The solution used was water with approximately 0.0l percent solution of Dupont Zonyl," to reduce surface tension. Other solutions with similar freezing, transparency and surface tension reducing characteristics could also be used. The type of solution is dependent upon the temperature threshold desired. For a 32 F. maximum temperature, water would be used for the solution. For a lower temperature alcohol or salt would be added to the water in an amount sufficient to depress the melting temperature of the mixture to any desired value below 32 F. For a temperature above 32 F. organic compounds could be used.

The indicator tube 12, when filled and sealed then grommeted to the card by piercing the flattened ends of the tube and inserting grommets l7, 18 through the pierced holes and into the card.

Mounting hooks 19, 20 are attached to the underside of the card 10 and connected to the card using the same grommets 17, I8. Two additional hooks 21, 22 may be affixed to the card 10 at the other end thereof by means of two additional grommets 23, 24. In place of grommets l7, l8, staples or other conventional fastening means may be employed.

The card 10 is constructed of a waterproof material and the area 25 adjacent to the indicator 11 may be imprinted with an advertising message or instructions for the operation of the device.

To operate the indicator, the entire card is placed or suspended, by means of one set of hooks (I8, 22 or 20, 21) in a cold storage chest such as the frozen food compartment of a refrigerator. The indicator rod 16 will immediately fall to the bottom of the tube and remain immersed in the solution. The temperature to be monitored will be below the freezing point of the solution so that the liquid will freeze in that portion of the tube that is downward.

When the liquid is frozen, the card is remounted in the freezer unit with the frozen solution containing the indicator rod, in the upward position, as shown in FIGS. 1 and 2. The opposite set of hooks may be used for the mounting. The device is left in a visible place in the freezer unit.

In the event that there is a lowering of the temperature in the freezer unit, suflicient to melt the solution, the indicator rod will be released and it will drop to the lower portion of the tube because it is heavier than the liquid. The presence of the indicator on the bottom of the tube indicates that the temperature has risen above the unsafe condition and the contents of the freezer may have been affected by the defrosting.

Even if the freezer unit had subsequently begun proper operation and the temperature had again dropped below the threshold, the indicator rod will remain on the bottom of the tube indicating that previously there was an unsafe condition.

When an unsafe condition occurs and the indicator rod is on the bottom, as soon as the liquid on the bottom has again refrozen, the card can immediately be used again by inverting it and remounting it from the opposite hooks.

It has been found that if a colored water solution is used without the rod the device is inoperative because the liquid sticks to the wall of thetube and does not drop down to indicate melting. However, if a wetting agent to reduce surface tension is added to the liquid, the liquid will freely drop down. There are many wetting agents commonly available as standard items of commerce. The quantity to be employed is readily determined by experiment and is generally not critical.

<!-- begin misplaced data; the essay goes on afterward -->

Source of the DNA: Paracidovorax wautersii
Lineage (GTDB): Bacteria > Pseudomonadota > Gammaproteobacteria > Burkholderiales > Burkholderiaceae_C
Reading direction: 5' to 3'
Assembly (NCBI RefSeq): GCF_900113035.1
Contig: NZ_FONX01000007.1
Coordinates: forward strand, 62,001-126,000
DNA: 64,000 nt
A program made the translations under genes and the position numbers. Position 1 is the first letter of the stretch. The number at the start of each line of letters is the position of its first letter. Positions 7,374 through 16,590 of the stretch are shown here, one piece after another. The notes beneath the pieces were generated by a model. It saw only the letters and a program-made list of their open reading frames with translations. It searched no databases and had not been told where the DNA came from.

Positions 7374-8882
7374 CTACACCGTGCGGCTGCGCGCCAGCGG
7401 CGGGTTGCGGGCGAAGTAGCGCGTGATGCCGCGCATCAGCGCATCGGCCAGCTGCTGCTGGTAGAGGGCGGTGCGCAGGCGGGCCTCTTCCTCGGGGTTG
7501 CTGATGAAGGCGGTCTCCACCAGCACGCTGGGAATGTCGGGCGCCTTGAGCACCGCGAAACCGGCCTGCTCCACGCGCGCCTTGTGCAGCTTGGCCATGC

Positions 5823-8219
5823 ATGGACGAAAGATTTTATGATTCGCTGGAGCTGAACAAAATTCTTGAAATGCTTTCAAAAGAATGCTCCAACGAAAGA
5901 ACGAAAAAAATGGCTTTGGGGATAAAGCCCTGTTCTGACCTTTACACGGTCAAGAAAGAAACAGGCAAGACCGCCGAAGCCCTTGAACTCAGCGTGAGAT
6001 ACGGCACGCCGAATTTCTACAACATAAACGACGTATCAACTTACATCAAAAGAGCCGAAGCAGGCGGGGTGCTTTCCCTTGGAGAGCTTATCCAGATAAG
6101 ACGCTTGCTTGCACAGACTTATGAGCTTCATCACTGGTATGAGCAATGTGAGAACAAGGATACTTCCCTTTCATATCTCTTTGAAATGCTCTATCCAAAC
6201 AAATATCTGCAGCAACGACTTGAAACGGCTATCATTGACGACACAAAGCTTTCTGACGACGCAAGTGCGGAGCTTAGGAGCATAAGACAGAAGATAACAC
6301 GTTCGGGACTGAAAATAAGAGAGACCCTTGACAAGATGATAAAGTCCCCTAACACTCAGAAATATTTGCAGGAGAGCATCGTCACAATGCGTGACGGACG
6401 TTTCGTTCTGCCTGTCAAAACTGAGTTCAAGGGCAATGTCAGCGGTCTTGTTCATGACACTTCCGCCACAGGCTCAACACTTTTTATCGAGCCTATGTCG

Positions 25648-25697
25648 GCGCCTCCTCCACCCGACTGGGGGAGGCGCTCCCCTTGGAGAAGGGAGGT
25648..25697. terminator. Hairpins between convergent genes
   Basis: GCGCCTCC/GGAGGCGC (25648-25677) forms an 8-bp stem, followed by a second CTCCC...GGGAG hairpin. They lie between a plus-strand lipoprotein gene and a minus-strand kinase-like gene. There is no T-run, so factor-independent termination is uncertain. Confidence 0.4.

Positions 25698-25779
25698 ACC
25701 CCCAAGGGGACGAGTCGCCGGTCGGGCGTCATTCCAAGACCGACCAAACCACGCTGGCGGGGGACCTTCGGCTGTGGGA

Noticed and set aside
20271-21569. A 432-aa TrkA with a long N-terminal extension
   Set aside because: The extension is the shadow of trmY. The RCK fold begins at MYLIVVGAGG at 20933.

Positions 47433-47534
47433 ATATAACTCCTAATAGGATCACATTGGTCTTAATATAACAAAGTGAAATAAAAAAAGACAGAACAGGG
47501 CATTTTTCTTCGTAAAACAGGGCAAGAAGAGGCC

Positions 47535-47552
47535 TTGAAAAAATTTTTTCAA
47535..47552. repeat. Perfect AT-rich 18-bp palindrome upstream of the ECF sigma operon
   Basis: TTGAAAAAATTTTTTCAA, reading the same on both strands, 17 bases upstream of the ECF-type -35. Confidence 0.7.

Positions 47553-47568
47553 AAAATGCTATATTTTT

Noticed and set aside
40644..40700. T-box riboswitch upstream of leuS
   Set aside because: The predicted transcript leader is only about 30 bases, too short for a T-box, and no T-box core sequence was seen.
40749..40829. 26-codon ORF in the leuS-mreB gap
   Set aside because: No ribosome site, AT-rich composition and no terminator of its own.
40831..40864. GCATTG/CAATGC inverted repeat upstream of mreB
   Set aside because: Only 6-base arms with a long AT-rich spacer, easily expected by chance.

It will be seen that this device can be reused constantly without ever opening up the tube to reset the indicator or ever removing the indicator. The entire card and tube are 1. An indicator for detecting the occurrence of a temperature rise above a preset maximum in a cold storage unit, said I indicator comprising the combination of:

a. a card;

What I claim as new and desire to secure by Letters Patent e. a rod within said tube, said rod having a density greater than said liquid and said transparent solution, said rod being arranged for free longitudinal motion within said tube; and f. hook means attached to said card for mounting said tube longitudinally in either inverse direction.

Patent Citations
Cited PatentFiling datePublication dateApplicantTitle
US1779066 *Oct 28, 1929Oct 21, 1930Halsey Edward STemperature indicator
US2788282 *Jun 11, 1954Apr 9, 1957Hammond Jr John HaysThermal indicators
US2852394 *Nov 23, 1954Sep 16, 1958Jerry FahringerFrozen food thaw indicator
US2915405 *Mar 17, 1958Dec 1, 1959Hammond JrFrozen food indicator
US3090236 *Oct 2, 1961May 21, 1963Nat Res DevTemperature indicating devices
US3290942 *Jun 1, 1964Dec 13, 1966Carbaugh Don LTemperature sensing, indicating and recording means
US3518961 *May 14, 1968Jul 7, 1970Atomic Power Dev Ass IncTemperature indicating device
Referenced by
Citing PatentFiling datePublication dateApplicantTitle
US4187799 *Apr 21, 1978Feb 12, 1980Propper Manufacturing Co., Inc.Temperature indicator
US5034233 *Dec 11, 1989Jul 23, 1991Mccloy Jr John PFrozen food thaw detector
US7007631 *Jan 1, 2003Mar 7, 2006Von Seidel MichaelFreezer failure indicator
US7387438 *Nov 2, 2005Jun 17, 2008Robert ParkerReusable, resettable, critical temperature indicator
U.S. Classification116/216, 374/190, 116/217
International ClassificationG01K11/08
Cooperative ClassificationG01K11/08
European ClassificationG01K11/08